If you follow me on Twitter (or Facebook, or any other form of communication, really), I'm sure you will have realized that the big news of the week is that one of the shows that I work for won an Emmy. A real, live, out-of-left-field, holy-shit-did-they-just-call-our-name Emmy. My best friend and I watched it happen Sunday night, sitting on the couches in her living room with a bag of peanut butter M&Ms. We had to rewind and rewatch the same 30 seconds three times before we found the air to scream and squeal and hug each other. Our bosses were both nominees, and we laughed as we watched them walk up on stage, on national television, and accept the kind of award that both of us have secretly dreamed of every day we've been in this crazy town. Afterwards we cracked one of the collateral bottles of champagne in her kitchen and spent the rest of the night drunk dancing in her bedroom.
Sidenote: Yes, when you are an assistant, collateral champagne is a thing. Everyone sends each other booze in Hollywood, and when there's too much at once, the assumption is always that the spring chicken assistants will make good use of it. Mostly though, we just hoard it. My kitchen is the kind of wine bar that I do not yet have the liver for.
It was a big moment. A huge moment, actually. The kind that sort of lifts the burden of all the work that needs to be done in a day and ushers back that familiar feeling of being part of something bigger than yourself. I haven't felt that way in quite a long time, and I wasn't even the one winning the award. I still drove to work Monday grinning from ear to ear. It's something I will never forget.
And that made me think of the things we remember. Moments like that are the stuff of bedtime stories, sure - someday, when I tuck my kids into bed, those will be the tales I tell. But they are rare, and hardly the stuff that makes up a day. When I look back on even the last 5 years, the things that I remember aren't really that huge.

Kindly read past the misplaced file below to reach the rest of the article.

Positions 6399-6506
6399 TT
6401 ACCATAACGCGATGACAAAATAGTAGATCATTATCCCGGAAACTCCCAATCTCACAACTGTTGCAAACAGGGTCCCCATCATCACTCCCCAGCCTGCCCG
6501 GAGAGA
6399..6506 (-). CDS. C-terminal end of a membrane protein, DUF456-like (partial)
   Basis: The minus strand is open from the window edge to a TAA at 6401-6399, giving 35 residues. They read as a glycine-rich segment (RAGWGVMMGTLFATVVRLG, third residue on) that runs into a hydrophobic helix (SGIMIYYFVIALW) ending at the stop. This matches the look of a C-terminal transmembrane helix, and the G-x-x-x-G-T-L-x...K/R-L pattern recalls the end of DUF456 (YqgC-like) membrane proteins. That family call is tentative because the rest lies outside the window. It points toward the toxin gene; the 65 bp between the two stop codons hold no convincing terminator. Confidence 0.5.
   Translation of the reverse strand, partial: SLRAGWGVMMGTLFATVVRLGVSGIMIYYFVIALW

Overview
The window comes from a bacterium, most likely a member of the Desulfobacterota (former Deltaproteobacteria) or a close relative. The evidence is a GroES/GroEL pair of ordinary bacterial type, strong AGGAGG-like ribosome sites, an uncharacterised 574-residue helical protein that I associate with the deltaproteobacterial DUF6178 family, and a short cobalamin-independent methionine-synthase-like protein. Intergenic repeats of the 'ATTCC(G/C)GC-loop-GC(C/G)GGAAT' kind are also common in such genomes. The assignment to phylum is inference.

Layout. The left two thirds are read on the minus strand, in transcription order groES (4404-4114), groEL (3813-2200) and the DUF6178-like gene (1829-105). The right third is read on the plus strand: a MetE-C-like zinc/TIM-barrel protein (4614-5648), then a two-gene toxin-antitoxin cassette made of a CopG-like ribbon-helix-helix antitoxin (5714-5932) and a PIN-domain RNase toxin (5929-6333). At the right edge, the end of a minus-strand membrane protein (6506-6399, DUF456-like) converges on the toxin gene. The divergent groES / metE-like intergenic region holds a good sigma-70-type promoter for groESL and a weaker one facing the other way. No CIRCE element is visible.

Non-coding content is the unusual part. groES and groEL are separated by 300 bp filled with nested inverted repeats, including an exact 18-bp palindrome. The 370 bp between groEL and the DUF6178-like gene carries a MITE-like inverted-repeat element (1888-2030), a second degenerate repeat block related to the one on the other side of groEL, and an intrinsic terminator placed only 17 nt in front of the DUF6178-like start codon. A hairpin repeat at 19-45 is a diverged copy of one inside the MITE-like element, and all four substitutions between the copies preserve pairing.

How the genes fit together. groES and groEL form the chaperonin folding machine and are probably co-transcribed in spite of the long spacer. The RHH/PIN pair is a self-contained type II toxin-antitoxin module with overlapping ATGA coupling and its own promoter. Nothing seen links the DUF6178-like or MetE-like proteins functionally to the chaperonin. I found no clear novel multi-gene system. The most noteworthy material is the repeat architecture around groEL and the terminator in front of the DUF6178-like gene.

It's more like listening to Sara Bareilles' entire Kaleidoscope Heart album while driving into the city in the pouring rain senior year of college. Or the familiar ache of my hamstrings after 12 hours behind a host stand, waiting for the baseball game to end after extra innings. Crying in my bed during summer finals because of the stress and the heat while waiting for my dad to come rescue me with air conditioning and a cooler of Miller Lite in the trunk. An entire Saturday in bed with sparkling Christmas lights and a book. Crying in the box after the Maroon 5 concert because I had spent an entire hour actually feeling something. Highland and La Brea at 1am four days before Christmas. These are the things that stick.
I'd like to think that I gave up a long time ago on trying to catch the "golden" moments as they were happening because it just isn't possible. It's like living on a tightrope - once you try and look down, the view from where you're balancing isn't quite as grand. But it does give me hope that even the moments that aren't Emmy-winning will mean something. That, with hindsight and retrospect, my worst days might be the kind that I'll remember someday as the best of my life, and that Steinbeck might have been onto something when he suggested that "…the main thing is not to hurry. Nothing good gets away."
But, for now, I'm more than happy to take the big stuff, too.